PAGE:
## Search found 11 matches

Fri Oct 11, 2019 1:45 am
Forum: Properties of Electrons
Topic: electron energy [ENDORSED]
Replies: 7
Views: 203

### Re: electron energy[ENDORSED]

When an electron moves up a level, it absorbs energy so it can keep getting the energy to keep going up levels, until it exhausts and drops back down and releases all the energy it pent up.
Fri Oct 11, 2019 1:43 am
Forum: General Science Questions
Topic: Rusty on High School Chem [ENDORSED]
Replies: 205
Views: 141600

### Re: Rusty on High School Chem[ENDORSED]

The modules are the biggest help, as well as just going through each problem one by one in the textbook with the answers to check it. It's not much about skill, it's mostly just practice and getting into the habit of it. The programs like Step Up and Peer Learning are also a massive support.
Fri Oct 11, 2019 1:37 am
Forum: Properties of Light
Topic: Atomic Spectra
Replies: 7
Views: 97

### Re: Atomic Spectra

This is correct, the UV gap is the biggest and the most dramatic in drop of energy as it it from between n=1 and n=2. The other gaps are much closer around about n=5 which falls under visible and infrared, the drop in energy is much more dramatic.
Fri Oct 11, 2019 1:29 am
Forum: Properties of Light
Topic: Energy Levels
Replies: 8
Views: 155

### Re: Energy Levels

UV radiation is the highest energy, but as the n is dropping from points like '6' to '4', the loss of energy is too much and has to compensate by release electromagnetic radiation.
Fri Oct 11, 2019 1:21 am
Forum: Properties of Light
Topic: Emission/line spectrum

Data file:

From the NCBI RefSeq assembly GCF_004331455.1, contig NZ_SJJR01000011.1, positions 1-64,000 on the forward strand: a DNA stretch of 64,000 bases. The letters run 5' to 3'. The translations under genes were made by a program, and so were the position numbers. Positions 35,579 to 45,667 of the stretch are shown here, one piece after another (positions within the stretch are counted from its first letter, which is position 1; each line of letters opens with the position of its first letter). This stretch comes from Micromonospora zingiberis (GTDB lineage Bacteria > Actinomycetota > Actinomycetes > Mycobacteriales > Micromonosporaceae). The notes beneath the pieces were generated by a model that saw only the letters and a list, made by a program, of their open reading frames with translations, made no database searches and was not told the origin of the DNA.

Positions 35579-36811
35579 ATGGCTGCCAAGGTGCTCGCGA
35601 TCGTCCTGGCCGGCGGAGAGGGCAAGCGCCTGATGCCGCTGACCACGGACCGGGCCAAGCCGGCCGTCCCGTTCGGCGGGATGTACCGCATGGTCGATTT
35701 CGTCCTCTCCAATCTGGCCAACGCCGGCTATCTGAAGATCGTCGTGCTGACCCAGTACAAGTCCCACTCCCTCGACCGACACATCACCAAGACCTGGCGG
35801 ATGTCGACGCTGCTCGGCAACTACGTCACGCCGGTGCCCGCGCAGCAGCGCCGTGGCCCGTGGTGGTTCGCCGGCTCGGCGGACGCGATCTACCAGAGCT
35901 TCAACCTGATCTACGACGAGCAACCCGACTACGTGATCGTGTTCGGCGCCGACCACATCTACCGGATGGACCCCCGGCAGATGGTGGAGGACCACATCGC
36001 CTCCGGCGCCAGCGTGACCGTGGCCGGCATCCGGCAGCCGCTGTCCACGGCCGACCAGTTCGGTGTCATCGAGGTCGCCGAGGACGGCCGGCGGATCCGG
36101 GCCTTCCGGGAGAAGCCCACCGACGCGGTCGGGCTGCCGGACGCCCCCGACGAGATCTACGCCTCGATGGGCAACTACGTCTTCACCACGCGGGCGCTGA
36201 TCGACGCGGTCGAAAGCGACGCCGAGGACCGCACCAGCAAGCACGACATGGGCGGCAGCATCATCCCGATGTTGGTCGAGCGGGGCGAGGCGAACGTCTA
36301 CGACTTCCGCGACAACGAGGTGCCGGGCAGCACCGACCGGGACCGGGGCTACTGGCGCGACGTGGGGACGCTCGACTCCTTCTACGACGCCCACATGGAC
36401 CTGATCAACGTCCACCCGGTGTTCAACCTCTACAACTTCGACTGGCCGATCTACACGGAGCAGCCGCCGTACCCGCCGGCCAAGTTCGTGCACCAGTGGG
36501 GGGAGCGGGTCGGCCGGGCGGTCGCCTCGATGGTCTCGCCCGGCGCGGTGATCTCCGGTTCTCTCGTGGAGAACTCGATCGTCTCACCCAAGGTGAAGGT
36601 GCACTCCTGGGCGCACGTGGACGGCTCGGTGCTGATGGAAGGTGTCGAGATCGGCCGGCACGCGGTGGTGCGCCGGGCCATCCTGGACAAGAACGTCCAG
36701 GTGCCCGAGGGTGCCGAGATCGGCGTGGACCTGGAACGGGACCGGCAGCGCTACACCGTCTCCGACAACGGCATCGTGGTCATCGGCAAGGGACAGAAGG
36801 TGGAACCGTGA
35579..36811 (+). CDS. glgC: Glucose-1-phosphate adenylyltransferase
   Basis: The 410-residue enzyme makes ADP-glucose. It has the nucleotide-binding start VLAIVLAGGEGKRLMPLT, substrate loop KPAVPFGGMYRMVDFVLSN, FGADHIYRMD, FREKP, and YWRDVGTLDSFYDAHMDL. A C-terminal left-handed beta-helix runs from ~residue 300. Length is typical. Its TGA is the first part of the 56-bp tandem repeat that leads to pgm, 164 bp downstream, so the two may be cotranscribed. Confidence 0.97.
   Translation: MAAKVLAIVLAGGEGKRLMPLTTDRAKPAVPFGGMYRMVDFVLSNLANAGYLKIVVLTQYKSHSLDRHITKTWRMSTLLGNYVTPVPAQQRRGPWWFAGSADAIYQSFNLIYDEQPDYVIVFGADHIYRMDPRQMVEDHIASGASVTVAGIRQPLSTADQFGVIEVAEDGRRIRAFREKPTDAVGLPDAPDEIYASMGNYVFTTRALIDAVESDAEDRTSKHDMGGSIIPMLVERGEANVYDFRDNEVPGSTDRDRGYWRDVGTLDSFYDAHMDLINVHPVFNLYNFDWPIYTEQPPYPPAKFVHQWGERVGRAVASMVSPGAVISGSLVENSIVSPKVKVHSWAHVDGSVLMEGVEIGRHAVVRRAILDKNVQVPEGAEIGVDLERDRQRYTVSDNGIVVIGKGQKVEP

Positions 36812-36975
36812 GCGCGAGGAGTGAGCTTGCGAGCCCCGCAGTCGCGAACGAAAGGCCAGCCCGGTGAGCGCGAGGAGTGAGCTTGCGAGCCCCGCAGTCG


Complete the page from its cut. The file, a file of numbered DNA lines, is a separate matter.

Replies: 3
Views: 53

### Emission/line spectrum

I understand that 400-700 is when light is visible and what the spectrum means. I'm just confused on how this applies to calculating frequency or energy? Or is it more conceptual?
Fri Oct 04, 2019 12:26 am
Forum: Molarity, Solutions, Dilutions
Topic: Converting Before or After?
Replies: 10
Views: 189

### Converting Before or After?

I was confused about how you would know what unit the final answer should be in, especially when it's something as vague as "Find the mass". In addition to this, do you convert the units before you go about the problem, or after you have already solved it?
Fri Oct 04, 2019 12:24 am
Forum: Empirical & Molecular Formulas
Topic: 100 gram Method?
Replies: 9
Views: 126

### Re: 100 gram Method?

Simply put, if the problem doesn't already give you a given mass, then you assume that the percent given is out of 100 grams. This makes the work much easier! Instead of having to go about solving this, you can just assume it's out of 100 and turn the percent into a whole number with less of a hassl...
Fri Oct 04, 2019 12:15 am
Forum: Balancing Chemical Reactions
Topic: Fractions in front of compounds
Replies: 12
Views: 181

### Re: Fractions in front of compounds

Considering that we only multiply the whole equation since we're trying to get rid of the divisor from the fraction, we don't have any other use of multiplying the whole equation, unless if it's to get rid of a fraction. This is because stoichiometric is preferred to be in whole integers, and having...
Fri Oct 04, 2019 12:10 am
Forum: Molarity, Solutions, Dilutions
Topic: Molar Mass
Replies: 5
Views: 80

### Re: Molar Mass

Considering that an ion just has a different charge than a regular atom since it is gaining or losing electrons, this doesn't have much of an impact of the molar mass since the electron weighs nearly nothing to be having an effect on the molar mass.
Fri Oct 04, 2019 12:08 am
Forum: Significant Figures
Topic: How many sig figs when in decimals?
Replies: 6
Views: 167

### Re: How many sig figs when in decimals?

There would only be one sig figs, considering that the only significant number (1), only appears after 4 other zeroes, all of which aren't considered significant. Some factors that could have changed this outcome is there being another number before the zeroes, deeming all the zeroes after a signifi...
Fri Oct 04, 2019 12:07 am
Forum: Significant Figures
Topic: How many sig figs when in decimals?
Replies: 6
Views: 167

### Re: How many sig figs when in decimals?

There would only be one sig figs, considering that the only significant number (1), only appears after 4 other zeroes, all of which aren't considered significant. Some factors that could have changed this outcome is there being another number before the zeroes, deeming all the zeroes after a signifi...